We continue our series on improving the quality of the video that you include in your email campaigns with another lesson in audio. Why so much on audio? First, it’s half the experience. Second, I’m no video guy. We’ll depend on Andy for that.

I’ll repeat that hiring a professional crew to do your video (and audio) will yield you professional results (should, at least), but we understand that more than a few of our 73,000 users are either upstarts or "mom & pop" operations. Some of you have a business to promote, access to Youtube/Blip.tv/Vimeo, and a brand-new shiny video camera that you’ve acquired over the holidays. Since we already covered microphones and some very basic recording techniques, let’s move on to the next part: what do we do to make the audio we’ve already recorded behave?

Optimize That Audio File with the Right Tool

If you are planning to shoot your video with a flip style camera and immediately upload the whole shebang directly to Youtube, this might not be for you. These days, there are many useful programs that either come with your computer or that can be had for free (legitimately!) or at a relatively low cost. All programs do not have every feature in the world, but hopefully you’ll latch onto the big idea and see that editing audio in either a video editing or dedicated audio program is not so tough at all.


There is no substitute for recording your audio with good technique at a nice strong level. Some people – either through fear of overloading their microphones or just because they weren’t close enough – find that their recorded audio track is too low. You can do all sorts of fancy titling, crazy video transitions, and maybe make awesome visual effects, but if we can’t hear you in your video, it’s kind of a fail.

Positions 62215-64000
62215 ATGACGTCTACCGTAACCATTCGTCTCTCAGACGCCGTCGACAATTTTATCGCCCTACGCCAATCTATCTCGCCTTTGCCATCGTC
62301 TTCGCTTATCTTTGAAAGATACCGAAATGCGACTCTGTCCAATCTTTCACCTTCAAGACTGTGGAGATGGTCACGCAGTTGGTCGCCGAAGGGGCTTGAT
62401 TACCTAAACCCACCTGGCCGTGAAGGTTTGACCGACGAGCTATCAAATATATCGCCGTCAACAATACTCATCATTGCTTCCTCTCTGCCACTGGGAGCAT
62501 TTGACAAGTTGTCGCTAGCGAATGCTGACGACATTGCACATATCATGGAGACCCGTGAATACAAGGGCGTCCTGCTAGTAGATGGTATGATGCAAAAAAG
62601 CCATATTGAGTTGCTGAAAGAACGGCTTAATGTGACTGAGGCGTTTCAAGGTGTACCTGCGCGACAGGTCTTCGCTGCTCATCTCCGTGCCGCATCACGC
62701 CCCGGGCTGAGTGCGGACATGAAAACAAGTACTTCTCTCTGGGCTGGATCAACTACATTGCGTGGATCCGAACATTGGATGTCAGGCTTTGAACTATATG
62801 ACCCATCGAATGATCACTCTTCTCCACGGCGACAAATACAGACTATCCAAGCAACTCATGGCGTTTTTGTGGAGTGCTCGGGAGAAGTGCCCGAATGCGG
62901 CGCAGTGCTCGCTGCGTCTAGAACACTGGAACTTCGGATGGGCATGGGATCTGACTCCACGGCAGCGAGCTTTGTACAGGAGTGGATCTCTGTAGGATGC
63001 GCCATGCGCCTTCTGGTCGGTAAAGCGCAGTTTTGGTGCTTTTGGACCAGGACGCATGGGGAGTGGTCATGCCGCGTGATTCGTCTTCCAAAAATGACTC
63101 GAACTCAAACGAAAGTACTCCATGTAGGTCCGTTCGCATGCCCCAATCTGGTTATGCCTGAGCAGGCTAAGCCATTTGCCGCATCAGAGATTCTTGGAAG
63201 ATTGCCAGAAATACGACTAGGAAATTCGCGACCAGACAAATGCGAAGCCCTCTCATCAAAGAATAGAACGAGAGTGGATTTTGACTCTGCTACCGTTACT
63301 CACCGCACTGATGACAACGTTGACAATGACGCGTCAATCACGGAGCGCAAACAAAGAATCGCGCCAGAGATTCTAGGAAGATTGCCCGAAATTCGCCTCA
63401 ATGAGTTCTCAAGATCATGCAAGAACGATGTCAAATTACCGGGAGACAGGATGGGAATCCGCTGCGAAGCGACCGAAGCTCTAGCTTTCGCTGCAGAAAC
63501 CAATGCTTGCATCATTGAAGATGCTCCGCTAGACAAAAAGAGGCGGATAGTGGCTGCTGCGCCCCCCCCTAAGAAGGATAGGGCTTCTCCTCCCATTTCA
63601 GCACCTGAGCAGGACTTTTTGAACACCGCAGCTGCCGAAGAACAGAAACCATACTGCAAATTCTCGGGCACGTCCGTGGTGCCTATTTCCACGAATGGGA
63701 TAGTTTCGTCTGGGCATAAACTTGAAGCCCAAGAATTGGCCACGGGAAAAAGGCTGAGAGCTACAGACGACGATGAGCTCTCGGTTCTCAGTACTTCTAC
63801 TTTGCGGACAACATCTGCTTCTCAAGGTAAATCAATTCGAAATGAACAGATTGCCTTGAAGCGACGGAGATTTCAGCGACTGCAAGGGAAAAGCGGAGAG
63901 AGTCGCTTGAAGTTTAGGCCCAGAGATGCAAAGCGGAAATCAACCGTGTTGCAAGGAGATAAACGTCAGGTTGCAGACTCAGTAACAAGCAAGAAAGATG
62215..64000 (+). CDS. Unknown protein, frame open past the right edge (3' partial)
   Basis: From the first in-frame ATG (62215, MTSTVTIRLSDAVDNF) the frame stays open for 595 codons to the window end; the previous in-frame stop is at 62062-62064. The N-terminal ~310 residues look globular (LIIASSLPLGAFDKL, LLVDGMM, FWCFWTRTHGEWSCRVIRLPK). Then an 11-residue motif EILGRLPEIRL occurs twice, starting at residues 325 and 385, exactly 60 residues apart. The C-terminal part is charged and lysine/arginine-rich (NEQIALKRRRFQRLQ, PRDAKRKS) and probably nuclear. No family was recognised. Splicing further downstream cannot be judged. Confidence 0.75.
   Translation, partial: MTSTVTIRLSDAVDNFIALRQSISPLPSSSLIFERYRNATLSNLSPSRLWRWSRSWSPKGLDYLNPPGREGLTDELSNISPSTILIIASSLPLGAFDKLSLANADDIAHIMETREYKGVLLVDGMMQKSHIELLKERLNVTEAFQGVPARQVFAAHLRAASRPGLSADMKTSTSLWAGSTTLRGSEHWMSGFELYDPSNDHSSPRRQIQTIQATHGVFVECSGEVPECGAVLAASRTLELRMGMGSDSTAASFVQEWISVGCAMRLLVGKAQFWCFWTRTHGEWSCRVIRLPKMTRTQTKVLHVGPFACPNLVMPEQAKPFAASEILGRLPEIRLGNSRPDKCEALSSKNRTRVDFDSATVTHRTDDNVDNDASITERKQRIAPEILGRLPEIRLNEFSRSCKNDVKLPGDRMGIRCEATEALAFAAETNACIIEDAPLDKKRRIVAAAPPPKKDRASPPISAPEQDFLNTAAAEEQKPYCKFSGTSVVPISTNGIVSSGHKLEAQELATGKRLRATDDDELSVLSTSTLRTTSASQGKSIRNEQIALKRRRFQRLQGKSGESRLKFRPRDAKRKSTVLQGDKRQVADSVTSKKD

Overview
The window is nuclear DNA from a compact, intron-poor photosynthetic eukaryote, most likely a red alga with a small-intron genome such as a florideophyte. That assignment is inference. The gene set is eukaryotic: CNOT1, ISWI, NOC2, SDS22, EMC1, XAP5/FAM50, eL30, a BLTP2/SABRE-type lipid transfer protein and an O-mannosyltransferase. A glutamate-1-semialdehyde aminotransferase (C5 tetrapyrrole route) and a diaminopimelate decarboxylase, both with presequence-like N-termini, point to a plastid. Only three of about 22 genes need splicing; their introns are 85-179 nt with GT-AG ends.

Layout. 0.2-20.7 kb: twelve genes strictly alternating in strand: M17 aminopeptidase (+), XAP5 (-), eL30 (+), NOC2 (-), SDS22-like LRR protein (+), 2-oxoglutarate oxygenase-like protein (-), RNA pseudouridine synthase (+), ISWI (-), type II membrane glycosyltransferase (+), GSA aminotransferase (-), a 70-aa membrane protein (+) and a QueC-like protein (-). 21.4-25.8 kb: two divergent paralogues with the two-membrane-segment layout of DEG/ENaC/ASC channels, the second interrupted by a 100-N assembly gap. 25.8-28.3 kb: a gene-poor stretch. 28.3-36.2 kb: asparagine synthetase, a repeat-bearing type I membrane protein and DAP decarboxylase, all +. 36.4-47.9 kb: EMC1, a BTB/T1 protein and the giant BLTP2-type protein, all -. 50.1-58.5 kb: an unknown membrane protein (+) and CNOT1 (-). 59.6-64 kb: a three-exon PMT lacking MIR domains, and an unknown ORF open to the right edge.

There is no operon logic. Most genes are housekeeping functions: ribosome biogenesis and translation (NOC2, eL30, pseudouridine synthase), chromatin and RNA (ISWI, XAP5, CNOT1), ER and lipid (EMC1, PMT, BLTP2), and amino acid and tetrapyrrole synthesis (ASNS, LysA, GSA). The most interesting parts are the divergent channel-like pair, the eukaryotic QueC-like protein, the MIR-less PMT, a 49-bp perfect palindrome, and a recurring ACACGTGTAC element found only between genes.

Fear not. Let’s see how normalizing can help. Basically, normalizing let’s you raise the peak amplitude (read: volume) of your sound file to the loudest possible point without distorting. Sometimes you’ll find this under "effects," "processes," or right-clicking.

Here’s an audio file before normalizing:

And after normalizing:

You might ask, isn’t this the same as raising the volume or gain? For the most part, yes, but normalizing allows you a louder result without going so far as to clip the audio.

Fades and Cuts

In a perfect world, you speak and there’s never any noise between your lines. If you find that the spaces between where you talk have a tremendous noise problem, you can do a lot by cutting out the space between where you speak, and then… fading in starts and stops so that you don’t get clicking or popping where the audio breaks in.

Before cuts & fades:

After cuts & fades:

This is a simple and easy solution. Higher end audio programs like Pro Tools have functions that speed up this process (with a function called "strip silence") and some of you old audio pros might know how to control these noisy in-between spaces using a good old fashioned "gate."

Automation of Volume

Many video and audio editing programs allow you to automate the volume level of an audio file by drawing a line or key points on a continuous volume line. Notice the blue line on the file below:

Believe it or not, even if you don’t have a video editing program, you can load up your video file in a simple audio program that accepts video files like GarageBand, do this volume automation, then share it back out with that audio in check.

It’s not a bad idea to add some background music or sound effects (remember to NOT use copyrighted material that you don’t have permission to use – you don’t want a lawsuit). You also can automate the music to be lower in volume when your voice comes in so as not to cover up important information your video email reader really wants to hear.

What Do You Do When You’re Done?

Ah, here we come to the wild, wild West of video codecs. There are various video compression/decompression algorithms used to keep those video files good and small. Without opening up a can of worms, I suggest exporting out that video in the same settings that it was originally shot in. What I mean is keep the file type, codec and resolution the same unless you have a specific reason not to.

I Can’t Write 55

I’d love to go here, but I think I get some kind of blog ticket if I go over 900 words. If the video email readers demand it, we’ll focus a future blog on cleaning up audio noise using various plug-ins. Maybe even go hog-wild and throw around terms like "compression" and "equalization! We shall have to see if demand warrants this.

What is definitely coming in this series is more on the video side of things (from blog superstar Andy Shore) and even some basic script help. Stay tuned to this space.